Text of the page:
The Man of Steel represents the very best in all of us, just trying to live up to Superman’s example in Superman: The Man of Steel #23.

Superman The Man of Steel #23 Cover by Bogdanove and Janke

Superman: The Man of Steel #23

Triangle Number 1993 – 17

Writer: Louise Simonson
Penciler: Jon Bogdanove
Inker: Dennis Janke
Colorist: Glenn Whitmore
Letterer: Bill Oakley

Since his encounter with the Sharks last issue resulted in just a name and no other pertinent information as to the source of their Toastmasters, the Man of Steel is now working to confront another group of them to get more information. Alas, before he can get anything, his would-be informant is also blown away.

The Man of Steel is not the only one searching for the White Rabbit though, as Lex Luthor winds up with the video documenting the Sharks quest to take down the armored man. Lex doesn’t like a new criminal butting in on his turf, so he too is on the hunt for the crime lord, and also on the hunt for his own personal Superman to claim as his own.

As a fight breaks out in the Daily Planet newsroom over who the real Superman is, Lois breaks it up saying that in her estimation none of them is the real Superman. Jeb shows up to take her to dinner, but a story breaks about the Man of Steel fighting gangs on the waterfront, and Lois is out the door. The other notable thing about this sequence is that Jimmy is wearing a Spin Doctors shirt in reference to their 1991 hit single “Jimmy Olsen Blues.”

Also arriving on the scene of the Man of Steel’s fight with the rival gangs is the Kid. The Kid’s showboating results in the destruction of the Planet’s chopper and the death of Frank the pilot. The Man of Steel saves Lois Lane and she’s reminded of the mob scene that swarmed Clark the first time she met him, but as she asks him if he’s going to prove to her that he is Superman, he states that he never made that claim and flies away to have a heart to heart with the Boy of Steel.

Lois sees the lecture that the Man of Steel gives to the Kid, and sees that it seems to have gotten through to the Kid in some fashion, and as such she starts to have her own second thoughts. Maybe what Rosie the psychic said is right, maybe this is Superman’s spirit in another man’s body.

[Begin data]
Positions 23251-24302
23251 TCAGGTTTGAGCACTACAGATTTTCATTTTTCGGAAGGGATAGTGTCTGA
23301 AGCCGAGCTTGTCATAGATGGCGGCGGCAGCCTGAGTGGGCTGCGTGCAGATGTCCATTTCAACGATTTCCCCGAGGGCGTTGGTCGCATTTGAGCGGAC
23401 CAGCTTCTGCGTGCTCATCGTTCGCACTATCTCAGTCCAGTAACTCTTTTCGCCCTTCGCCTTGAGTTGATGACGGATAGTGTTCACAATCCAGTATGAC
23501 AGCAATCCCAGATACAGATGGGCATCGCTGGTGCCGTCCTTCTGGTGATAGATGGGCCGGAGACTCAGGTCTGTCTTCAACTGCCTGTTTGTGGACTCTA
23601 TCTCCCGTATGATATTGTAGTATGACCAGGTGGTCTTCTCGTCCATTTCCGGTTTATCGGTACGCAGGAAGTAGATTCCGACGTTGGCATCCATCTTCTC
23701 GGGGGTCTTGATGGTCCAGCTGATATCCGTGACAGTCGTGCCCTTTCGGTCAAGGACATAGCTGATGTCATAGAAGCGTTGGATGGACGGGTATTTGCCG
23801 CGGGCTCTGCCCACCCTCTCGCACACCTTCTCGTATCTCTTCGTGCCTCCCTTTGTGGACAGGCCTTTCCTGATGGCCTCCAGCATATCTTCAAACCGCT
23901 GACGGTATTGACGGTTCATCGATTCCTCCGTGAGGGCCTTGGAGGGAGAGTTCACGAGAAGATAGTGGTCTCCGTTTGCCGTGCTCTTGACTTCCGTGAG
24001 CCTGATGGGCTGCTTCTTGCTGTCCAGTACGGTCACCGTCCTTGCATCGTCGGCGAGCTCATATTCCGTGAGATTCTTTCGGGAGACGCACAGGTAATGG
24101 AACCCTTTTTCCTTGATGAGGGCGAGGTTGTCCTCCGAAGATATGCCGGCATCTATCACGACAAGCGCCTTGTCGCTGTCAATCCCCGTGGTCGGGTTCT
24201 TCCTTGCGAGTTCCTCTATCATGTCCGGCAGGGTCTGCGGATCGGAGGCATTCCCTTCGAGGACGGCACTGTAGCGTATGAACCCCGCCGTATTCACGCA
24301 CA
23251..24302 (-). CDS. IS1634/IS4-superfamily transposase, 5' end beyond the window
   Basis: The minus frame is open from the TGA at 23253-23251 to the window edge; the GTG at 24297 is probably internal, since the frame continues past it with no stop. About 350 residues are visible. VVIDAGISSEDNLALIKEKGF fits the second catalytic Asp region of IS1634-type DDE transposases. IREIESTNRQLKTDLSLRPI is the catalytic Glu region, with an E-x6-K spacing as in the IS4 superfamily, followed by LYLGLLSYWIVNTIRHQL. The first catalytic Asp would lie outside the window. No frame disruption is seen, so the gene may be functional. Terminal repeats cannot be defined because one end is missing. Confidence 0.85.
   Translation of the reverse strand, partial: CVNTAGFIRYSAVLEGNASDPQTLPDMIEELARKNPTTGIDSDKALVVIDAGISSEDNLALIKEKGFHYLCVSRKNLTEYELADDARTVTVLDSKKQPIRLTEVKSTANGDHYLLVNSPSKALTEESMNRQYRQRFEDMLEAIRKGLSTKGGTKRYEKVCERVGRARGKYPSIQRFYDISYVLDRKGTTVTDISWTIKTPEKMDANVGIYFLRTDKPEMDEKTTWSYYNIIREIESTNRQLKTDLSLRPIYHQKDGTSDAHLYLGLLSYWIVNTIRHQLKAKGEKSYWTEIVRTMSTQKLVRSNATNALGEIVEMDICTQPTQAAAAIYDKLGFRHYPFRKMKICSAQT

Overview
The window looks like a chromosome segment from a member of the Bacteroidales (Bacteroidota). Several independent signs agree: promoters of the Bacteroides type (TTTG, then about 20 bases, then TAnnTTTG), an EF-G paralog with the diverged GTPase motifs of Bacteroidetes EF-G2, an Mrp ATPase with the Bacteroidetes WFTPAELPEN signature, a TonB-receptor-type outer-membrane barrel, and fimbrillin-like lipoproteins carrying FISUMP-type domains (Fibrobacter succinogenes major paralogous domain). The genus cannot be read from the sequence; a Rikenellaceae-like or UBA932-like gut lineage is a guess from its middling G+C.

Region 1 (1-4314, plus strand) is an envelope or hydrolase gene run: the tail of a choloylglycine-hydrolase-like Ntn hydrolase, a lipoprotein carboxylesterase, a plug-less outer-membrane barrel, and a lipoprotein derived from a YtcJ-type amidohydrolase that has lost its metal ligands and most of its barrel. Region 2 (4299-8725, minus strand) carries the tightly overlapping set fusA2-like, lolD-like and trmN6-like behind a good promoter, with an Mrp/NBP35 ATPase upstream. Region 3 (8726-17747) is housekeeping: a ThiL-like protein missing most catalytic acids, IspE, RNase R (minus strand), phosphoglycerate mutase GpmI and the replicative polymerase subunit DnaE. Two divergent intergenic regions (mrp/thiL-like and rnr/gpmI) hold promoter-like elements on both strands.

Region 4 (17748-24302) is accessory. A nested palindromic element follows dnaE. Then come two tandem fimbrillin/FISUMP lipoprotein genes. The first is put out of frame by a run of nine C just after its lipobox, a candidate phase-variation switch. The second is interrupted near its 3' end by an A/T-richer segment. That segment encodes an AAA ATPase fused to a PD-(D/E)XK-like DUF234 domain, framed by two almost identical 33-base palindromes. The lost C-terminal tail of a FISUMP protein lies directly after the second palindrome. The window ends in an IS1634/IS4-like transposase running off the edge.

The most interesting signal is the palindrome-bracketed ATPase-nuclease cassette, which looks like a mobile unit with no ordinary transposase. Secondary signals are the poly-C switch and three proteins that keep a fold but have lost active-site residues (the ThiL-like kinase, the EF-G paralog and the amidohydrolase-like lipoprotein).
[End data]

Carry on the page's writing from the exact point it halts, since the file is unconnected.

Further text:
The White Rabbit decides it’s time to have a confrontation with the Man of Steel so allows herself to be found by Lex Luthor, who in turn gives that information to Irons. Here is where we learn their shared connection as Irons remembers his past with the woman now known as the White Rabbit. Her real name is Angora Lapin, both of which are rabbit-related words because this is comic books. She was Irons lover when they both worked for a weapons developer, and she stole his designs after he left. He saw the damage his designs did and wanted no part of that ever again, but now sees it on the streets of Metropolis every day.

When he refuses to join her in her criminal empire she blasts him out of the penthouse with one of his own guns. The Man of Steel is saved by the Kid, who has been dealing with his conscience since their talk earlier. They share a fantastic moment of shared guilt, as they both own a piece of the blame for the death of the pilot. When they return to the penthouse, Angora is gone, her offer made and rejected.

Coming back to Lois, she’s still thinking about how the Man of Steel better represents the ideals of Superman better than any of the others, and she’s absolutely right. While the Kryptonian was meant to show us what Superman would be like without compassion, the Man of Steel works to show us what a normal man can be if he tries to live up to Superman’s compassion. The Kid may still be my favorite due to innate biases, but the Man of Steel is the heart of this entire saga.

Miss any previous entries in The Never-Ending Battle? The early entries can be found at Comfort Food Comics, while more recent ones can be found here at The Beat.